Sir Ian Botham set to be made a peer for backing Brexit

Sir Ian – one of England’s greatest cricketers – publicly supported the Brexit campaign, appearing alongside Mr Johnson before the referendum

Gavin Cordon
Saturday 18 July 2020 09:34 BST
Sir Ian Botham set to be made a peer for backing Brexit

Boris Johnson is to mark his first year in Downing Street by rewarding Brexit supporters – including Sir Ian Botham – with life peerages, it has been reported.

The former England cricketer is among 30 new peers to be announced later this month, according to The Times.

The list is said also to include four ex-Labour MPs – including Frank Field and Gisela Stuart – who both supported Brexit in the 2016 referendum.

The Times reports all the former Labour MPs are expected to sit as independents in the Lords, adding that none of Jeremy Corbyn's three nominations are included.

There will be peerages also for Ian Austin and John Woodcock, who backed Remain but who supported Mr Johnson’s Brexit deal and urged Labour voters not to support Jeremy Corbyn, the paper said.

At the same time, it was reported that Mr Johnson will seek to heal the divisions in the Conservative Party with peerages for Ken Clarke, Philip Hammond and Ed Vaizey.

All three had the Tory whip withdrawn after seeking to block his efforts to reach an agreement with Brussels.

The list will confirm that none of Mr Corbyn’s three controversial nominations – John Bercow, Karie Murphy and Tom Watson.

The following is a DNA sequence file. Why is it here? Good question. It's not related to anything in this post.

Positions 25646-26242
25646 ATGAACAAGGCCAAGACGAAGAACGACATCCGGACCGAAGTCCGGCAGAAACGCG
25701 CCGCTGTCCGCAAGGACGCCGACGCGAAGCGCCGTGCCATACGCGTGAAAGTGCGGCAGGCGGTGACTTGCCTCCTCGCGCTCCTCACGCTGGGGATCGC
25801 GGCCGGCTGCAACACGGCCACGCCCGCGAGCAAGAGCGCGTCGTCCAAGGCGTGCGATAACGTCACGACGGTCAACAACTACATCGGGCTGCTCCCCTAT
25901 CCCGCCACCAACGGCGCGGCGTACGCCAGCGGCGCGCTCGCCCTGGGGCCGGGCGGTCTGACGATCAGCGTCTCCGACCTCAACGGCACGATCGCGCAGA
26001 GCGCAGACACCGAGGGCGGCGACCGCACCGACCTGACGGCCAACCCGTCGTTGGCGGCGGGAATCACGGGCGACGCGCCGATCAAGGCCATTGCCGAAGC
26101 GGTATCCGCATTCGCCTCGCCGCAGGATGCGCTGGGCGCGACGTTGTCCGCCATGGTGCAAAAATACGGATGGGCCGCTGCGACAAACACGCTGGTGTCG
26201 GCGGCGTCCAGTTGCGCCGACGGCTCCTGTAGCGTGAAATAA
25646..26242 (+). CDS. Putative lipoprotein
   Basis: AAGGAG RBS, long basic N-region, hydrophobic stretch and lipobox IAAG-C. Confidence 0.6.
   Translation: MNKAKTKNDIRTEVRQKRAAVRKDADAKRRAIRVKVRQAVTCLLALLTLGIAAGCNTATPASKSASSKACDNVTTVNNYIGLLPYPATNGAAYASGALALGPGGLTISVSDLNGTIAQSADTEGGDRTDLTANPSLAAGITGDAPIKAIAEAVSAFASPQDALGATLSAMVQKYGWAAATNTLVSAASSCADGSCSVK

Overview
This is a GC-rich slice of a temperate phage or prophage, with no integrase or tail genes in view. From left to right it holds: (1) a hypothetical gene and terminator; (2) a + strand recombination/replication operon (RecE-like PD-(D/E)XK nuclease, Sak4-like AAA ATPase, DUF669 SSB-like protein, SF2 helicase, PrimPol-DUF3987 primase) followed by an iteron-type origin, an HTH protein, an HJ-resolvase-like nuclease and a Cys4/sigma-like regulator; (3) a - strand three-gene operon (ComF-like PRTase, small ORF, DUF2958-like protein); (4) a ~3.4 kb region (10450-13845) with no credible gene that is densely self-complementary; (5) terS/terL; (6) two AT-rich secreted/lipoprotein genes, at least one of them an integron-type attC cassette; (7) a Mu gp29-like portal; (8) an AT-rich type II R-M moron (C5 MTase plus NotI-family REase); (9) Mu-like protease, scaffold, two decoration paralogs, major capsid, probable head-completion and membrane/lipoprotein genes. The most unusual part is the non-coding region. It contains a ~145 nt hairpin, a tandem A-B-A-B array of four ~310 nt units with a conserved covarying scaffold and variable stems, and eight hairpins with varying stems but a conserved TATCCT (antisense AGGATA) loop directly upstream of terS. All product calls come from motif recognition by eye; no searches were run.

Sir Ian – one of England’s greatest cricketers with 5,200 test runs and 383 wickets – publicly supported the Brexit campaign, appearing alongside the PM.

The 64-year-old gave his backing to Mr Johnson ahead of the EU referendum, writing in The Sunday Times: “Cricket is a game where you achieve the greatest success when you are confident in your own ability to go out and stand proud. Britain has that spirit.

“It is insane that because we are in the EU we do not have the freedom to reach our own agreements to trade freely with these places or with emerging powers like China. We have lost the right to govern ourselves, to make our own laws and to choose who comes here.”

Last year Mr Johnson heaped praise on Sir Ian when he compared himself to the “swashbuckling” Botham to Theresa May’s steadfast cricketing hero Geoffrey Boycott.

Speaking at a hustings event in June last year, Mr Johnson was asked if he would be constrained as a PM, replying: “I think that there is one way to do this thing now, if I may venture a cricketing metaphor, I think we’ve had quite a lot of Boycott on the wicket and it is time for Botham to come in. That is my view,

“Particularly in the EU negotiations, we cannot have the same old, same old. We cannot have a can-kicking approach. We kick the can, we will kick the bucket, we’ve got to get on and do this.”

There was no immediate comment from Downing Street.


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